Slovakia on the whole appeared a little worse for wear. We kept coming across disused buildings or businesses that appeared to have gone under. After our experience wild camping we decided the next night we should stick to campsites. But when we turned up at our intended campsite we found the gates locked and no one there. Another car stopped by us and told us there were no other campsites, but that there was a lake just up the road about twenty minutes away. We decided to go in that direction knowing that there was at least one campsite beyond the lake. The only road to the lake quickly deteriorated and became a glorified farm track, that had been made into a patchwork of different tarmac. On a flat straight road this might have been ok, but up the 18% gradient and around hairpin bends it was a rough and slow ride. We made it to the lake at Uhorna but sadly there wasn’t much to be said for camping opportunities other than a shady car park. We continued on to the next campsite we had found online which thankfully was open!  We were welcomed by the owner Janna with a lovely cold beer and a wealth of information about the local area. The campsite was actually an orchard at the back of their home and bed and breakfast, complete with barbeque area, games area and a swimming pool. Taking in the beautiful setting we decided to stay for an extra day to make the most of a little rest and the swimming pool, even if it was swimming while watching a thunderstorm roll in.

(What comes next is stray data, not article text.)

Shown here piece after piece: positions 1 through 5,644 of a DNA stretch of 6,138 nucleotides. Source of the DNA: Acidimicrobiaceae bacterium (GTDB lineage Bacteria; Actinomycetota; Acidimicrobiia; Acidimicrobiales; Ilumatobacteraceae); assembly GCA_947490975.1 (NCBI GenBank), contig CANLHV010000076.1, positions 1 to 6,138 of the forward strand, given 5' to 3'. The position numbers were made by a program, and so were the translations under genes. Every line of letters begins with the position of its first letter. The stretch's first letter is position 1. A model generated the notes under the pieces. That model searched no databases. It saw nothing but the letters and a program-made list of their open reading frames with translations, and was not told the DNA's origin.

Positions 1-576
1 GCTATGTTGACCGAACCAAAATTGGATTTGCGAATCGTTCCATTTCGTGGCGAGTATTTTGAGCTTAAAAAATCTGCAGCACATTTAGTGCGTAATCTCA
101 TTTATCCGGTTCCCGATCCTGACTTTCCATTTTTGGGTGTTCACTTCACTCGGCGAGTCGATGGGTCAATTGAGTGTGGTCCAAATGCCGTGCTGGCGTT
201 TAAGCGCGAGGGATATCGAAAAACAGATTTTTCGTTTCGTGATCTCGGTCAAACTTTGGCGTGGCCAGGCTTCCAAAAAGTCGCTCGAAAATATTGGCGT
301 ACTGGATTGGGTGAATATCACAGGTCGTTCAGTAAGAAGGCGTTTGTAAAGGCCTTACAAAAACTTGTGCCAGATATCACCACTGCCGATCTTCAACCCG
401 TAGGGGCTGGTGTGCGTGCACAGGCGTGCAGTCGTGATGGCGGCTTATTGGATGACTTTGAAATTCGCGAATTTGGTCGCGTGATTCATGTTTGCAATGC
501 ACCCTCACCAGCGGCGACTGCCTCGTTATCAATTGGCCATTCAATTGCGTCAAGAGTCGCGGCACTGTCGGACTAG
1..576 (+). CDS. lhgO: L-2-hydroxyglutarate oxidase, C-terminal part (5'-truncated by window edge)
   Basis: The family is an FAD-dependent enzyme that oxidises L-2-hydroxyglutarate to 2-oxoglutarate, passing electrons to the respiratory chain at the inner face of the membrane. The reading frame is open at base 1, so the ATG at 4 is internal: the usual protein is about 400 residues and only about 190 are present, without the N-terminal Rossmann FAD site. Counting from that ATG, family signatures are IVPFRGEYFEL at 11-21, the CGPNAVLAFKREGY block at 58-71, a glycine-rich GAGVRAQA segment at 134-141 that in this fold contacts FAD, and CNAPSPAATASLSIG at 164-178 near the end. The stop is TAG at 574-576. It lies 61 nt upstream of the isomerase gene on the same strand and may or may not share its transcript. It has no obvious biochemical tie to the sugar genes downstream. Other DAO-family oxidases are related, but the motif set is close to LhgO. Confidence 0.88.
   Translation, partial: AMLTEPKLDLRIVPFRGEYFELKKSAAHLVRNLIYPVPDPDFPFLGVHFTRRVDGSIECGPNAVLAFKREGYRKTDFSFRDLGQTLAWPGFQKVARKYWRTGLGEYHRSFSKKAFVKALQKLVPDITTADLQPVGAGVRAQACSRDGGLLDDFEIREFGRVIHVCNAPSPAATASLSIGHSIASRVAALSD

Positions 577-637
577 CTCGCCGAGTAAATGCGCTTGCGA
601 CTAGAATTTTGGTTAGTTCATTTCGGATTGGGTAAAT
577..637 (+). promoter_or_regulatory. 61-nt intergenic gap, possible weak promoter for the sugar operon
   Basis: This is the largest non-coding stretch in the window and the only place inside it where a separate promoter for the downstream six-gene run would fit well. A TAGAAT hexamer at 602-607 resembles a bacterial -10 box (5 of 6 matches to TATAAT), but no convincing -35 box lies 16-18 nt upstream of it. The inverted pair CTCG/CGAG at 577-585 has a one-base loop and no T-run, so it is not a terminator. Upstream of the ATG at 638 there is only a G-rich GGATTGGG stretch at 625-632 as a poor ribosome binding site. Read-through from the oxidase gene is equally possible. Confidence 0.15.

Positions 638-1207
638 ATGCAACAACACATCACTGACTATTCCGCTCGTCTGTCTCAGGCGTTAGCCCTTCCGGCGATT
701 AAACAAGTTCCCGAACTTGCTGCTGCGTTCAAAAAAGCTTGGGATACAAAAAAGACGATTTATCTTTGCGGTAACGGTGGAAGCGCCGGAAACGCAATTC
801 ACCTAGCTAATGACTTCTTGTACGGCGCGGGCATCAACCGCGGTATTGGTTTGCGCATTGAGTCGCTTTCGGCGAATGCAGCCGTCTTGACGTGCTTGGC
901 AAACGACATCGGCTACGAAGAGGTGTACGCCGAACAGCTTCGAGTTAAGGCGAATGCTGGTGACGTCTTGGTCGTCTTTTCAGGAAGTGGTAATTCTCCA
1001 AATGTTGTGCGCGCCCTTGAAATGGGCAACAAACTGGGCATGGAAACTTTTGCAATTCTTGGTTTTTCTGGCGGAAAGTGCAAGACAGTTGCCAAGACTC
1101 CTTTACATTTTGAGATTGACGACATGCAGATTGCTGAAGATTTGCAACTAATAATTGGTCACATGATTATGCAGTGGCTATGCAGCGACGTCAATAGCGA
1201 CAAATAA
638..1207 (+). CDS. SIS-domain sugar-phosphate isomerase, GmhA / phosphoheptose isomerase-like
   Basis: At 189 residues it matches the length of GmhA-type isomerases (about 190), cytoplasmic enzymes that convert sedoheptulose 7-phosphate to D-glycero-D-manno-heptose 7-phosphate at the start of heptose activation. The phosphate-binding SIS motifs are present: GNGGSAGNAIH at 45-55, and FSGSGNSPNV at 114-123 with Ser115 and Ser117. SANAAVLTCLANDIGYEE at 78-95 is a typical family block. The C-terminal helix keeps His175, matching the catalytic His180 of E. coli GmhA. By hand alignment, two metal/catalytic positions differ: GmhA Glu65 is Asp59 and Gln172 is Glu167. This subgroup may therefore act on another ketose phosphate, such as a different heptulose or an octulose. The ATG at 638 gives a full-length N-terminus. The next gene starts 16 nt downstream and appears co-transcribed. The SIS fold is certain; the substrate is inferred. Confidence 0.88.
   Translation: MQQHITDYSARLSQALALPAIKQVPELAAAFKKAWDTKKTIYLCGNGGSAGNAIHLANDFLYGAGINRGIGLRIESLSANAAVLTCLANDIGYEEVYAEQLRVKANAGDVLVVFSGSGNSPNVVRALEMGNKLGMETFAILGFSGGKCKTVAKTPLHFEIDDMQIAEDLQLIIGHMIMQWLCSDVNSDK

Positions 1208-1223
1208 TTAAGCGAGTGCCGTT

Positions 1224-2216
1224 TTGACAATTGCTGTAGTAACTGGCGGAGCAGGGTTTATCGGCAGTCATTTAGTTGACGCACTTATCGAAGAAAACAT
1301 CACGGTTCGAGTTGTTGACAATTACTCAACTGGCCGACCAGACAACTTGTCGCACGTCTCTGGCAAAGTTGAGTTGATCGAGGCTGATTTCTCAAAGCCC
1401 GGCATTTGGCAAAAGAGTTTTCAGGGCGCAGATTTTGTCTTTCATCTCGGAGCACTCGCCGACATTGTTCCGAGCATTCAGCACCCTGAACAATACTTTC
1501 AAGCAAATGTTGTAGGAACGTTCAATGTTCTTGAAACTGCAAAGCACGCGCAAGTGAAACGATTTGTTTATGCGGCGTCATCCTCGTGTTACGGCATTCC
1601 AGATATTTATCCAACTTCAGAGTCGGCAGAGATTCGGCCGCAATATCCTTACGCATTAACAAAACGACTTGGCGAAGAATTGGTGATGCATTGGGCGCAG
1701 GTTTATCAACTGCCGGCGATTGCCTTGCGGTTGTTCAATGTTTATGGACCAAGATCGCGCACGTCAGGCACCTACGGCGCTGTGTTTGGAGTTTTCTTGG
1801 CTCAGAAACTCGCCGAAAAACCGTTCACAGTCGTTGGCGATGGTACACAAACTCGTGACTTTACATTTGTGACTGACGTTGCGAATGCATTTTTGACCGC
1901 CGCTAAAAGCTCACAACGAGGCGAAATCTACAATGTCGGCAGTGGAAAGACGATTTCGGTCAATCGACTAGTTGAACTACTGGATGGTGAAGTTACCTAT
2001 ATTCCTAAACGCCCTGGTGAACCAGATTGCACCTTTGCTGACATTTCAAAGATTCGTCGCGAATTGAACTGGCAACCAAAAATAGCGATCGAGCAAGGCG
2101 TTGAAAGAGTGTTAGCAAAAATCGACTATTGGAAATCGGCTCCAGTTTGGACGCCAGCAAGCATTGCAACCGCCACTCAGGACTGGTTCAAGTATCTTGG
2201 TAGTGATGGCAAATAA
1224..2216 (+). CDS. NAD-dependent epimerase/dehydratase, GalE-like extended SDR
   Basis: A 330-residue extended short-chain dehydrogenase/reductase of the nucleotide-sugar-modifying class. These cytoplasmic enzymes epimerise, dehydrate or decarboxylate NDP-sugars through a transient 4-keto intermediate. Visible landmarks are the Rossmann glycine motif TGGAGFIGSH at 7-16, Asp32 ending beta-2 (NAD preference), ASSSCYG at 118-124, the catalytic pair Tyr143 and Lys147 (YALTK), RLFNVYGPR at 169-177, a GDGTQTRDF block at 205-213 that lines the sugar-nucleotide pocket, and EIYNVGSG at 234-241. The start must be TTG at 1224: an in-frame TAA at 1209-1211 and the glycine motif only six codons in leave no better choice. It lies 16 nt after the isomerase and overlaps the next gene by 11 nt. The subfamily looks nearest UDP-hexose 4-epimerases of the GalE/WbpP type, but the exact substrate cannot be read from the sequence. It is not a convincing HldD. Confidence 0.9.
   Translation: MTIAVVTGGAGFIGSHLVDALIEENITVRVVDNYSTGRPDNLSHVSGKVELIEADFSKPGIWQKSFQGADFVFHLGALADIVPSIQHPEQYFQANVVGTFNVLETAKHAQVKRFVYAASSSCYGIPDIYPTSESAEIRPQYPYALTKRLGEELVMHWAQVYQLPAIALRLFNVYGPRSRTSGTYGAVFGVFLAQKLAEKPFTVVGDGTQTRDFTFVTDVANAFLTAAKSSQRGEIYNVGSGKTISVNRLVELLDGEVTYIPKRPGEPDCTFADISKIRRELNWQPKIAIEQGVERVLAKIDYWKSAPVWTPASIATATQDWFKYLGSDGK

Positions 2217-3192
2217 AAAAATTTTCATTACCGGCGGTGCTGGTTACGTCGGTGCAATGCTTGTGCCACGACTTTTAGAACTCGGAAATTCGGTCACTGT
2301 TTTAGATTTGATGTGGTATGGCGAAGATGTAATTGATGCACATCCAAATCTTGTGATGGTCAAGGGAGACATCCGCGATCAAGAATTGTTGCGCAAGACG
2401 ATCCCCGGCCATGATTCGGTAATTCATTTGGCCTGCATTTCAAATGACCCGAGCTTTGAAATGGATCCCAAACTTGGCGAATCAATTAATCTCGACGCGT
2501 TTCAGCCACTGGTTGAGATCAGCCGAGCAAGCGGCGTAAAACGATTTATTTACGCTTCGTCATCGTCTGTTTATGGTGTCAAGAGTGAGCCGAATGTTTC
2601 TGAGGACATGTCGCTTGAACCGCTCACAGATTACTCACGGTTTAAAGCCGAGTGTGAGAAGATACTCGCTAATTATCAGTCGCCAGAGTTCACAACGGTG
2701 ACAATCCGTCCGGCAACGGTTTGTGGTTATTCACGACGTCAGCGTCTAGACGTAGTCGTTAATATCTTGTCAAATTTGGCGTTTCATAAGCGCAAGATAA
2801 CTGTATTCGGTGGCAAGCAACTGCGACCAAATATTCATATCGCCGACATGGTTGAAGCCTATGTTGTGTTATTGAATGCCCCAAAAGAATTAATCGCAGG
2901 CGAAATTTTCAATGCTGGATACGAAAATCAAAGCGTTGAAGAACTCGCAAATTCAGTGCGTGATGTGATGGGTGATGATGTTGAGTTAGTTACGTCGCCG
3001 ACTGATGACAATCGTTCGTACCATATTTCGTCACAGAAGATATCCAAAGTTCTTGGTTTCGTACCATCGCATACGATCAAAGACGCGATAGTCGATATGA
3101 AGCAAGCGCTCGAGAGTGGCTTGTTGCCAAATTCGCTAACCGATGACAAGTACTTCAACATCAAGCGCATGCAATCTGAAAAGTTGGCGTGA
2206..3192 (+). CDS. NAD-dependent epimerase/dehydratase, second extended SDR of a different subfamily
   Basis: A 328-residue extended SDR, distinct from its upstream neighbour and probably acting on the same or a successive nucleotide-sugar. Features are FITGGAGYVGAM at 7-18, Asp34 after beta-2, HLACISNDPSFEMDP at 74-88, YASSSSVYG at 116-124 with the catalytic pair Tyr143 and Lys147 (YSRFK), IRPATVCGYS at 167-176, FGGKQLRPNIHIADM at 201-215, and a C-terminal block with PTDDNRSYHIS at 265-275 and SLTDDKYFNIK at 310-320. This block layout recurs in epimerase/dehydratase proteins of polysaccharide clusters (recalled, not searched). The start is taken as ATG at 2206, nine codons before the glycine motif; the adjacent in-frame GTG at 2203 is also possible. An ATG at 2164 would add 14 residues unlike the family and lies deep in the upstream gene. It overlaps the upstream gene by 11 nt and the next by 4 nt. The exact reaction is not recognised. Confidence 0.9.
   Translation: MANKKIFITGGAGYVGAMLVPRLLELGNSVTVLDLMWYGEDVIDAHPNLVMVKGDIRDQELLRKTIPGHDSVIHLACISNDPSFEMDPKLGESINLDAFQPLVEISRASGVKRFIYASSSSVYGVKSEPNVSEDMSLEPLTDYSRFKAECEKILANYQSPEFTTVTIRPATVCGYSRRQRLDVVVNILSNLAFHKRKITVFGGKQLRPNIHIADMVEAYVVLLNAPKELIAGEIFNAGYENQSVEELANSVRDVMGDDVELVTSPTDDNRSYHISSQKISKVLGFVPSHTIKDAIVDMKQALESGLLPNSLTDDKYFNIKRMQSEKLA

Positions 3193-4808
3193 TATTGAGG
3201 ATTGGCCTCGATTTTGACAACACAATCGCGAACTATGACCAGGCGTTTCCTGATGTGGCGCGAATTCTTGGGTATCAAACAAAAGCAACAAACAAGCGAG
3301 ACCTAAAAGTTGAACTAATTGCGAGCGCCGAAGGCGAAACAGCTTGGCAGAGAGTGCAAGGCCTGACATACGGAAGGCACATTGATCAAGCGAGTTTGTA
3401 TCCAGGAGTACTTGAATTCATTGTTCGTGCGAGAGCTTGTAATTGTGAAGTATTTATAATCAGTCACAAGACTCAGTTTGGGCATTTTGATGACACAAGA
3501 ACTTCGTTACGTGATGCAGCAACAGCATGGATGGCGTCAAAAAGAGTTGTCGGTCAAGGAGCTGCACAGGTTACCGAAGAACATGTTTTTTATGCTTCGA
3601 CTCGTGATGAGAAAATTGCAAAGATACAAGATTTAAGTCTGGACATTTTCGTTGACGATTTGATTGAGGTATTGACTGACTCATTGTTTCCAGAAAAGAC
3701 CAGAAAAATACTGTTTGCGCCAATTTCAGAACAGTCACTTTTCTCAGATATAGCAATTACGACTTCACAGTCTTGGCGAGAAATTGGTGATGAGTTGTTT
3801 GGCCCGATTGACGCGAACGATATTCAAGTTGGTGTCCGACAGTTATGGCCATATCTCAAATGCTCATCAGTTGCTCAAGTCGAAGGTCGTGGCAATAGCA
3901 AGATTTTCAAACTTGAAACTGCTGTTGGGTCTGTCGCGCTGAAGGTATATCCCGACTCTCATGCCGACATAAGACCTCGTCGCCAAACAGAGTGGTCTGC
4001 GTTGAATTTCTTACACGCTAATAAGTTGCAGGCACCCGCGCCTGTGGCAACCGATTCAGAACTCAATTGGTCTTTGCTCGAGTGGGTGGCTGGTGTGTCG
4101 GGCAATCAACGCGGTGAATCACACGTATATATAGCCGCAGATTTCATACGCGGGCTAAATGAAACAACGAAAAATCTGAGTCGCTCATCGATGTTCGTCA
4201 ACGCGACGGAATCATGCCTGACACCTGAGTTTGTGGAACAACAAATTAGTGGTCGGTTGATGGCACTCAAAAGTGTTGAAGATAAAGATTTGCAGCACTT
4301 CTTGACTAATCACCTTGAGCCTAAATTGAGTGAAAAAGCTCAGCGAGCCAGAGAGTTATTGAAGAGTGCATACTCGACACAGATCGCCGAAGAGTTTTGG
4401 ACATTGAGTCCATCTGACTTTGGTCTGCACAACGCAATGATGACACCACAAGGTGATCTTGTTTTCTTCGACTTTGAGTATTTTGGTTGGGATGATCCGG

Refreshed from our day off we had one last place to visit in Slovakia. The second largest city of Kosice located in the east of the country. We only had a short drive from the campsite to the city but we did notice the slum like buildings along the road and the tower block which appeared to have been taken over by Roma. We definitely wondered how welcome they are in Slovakia as they often seemed to be hanging about towns, obviously unemployed and in varying degrees of poverty. That said there didn’t seem to be any problems between different groups of people. Kosice however, was a little different to the countryside. The buildings were grand and decorated and it felt lively with a good bar/cafe culture. We wandered around the centre and had a look at the largest Slovakian and most eastern gothic cathedral in Europe. It seemed a nice place to go for a weekend of relaxing in a city but there wasn’t really lots to see. That said we spent a couple of hours wandering and shopping with a quick cafe stop, before we set off to Hungary.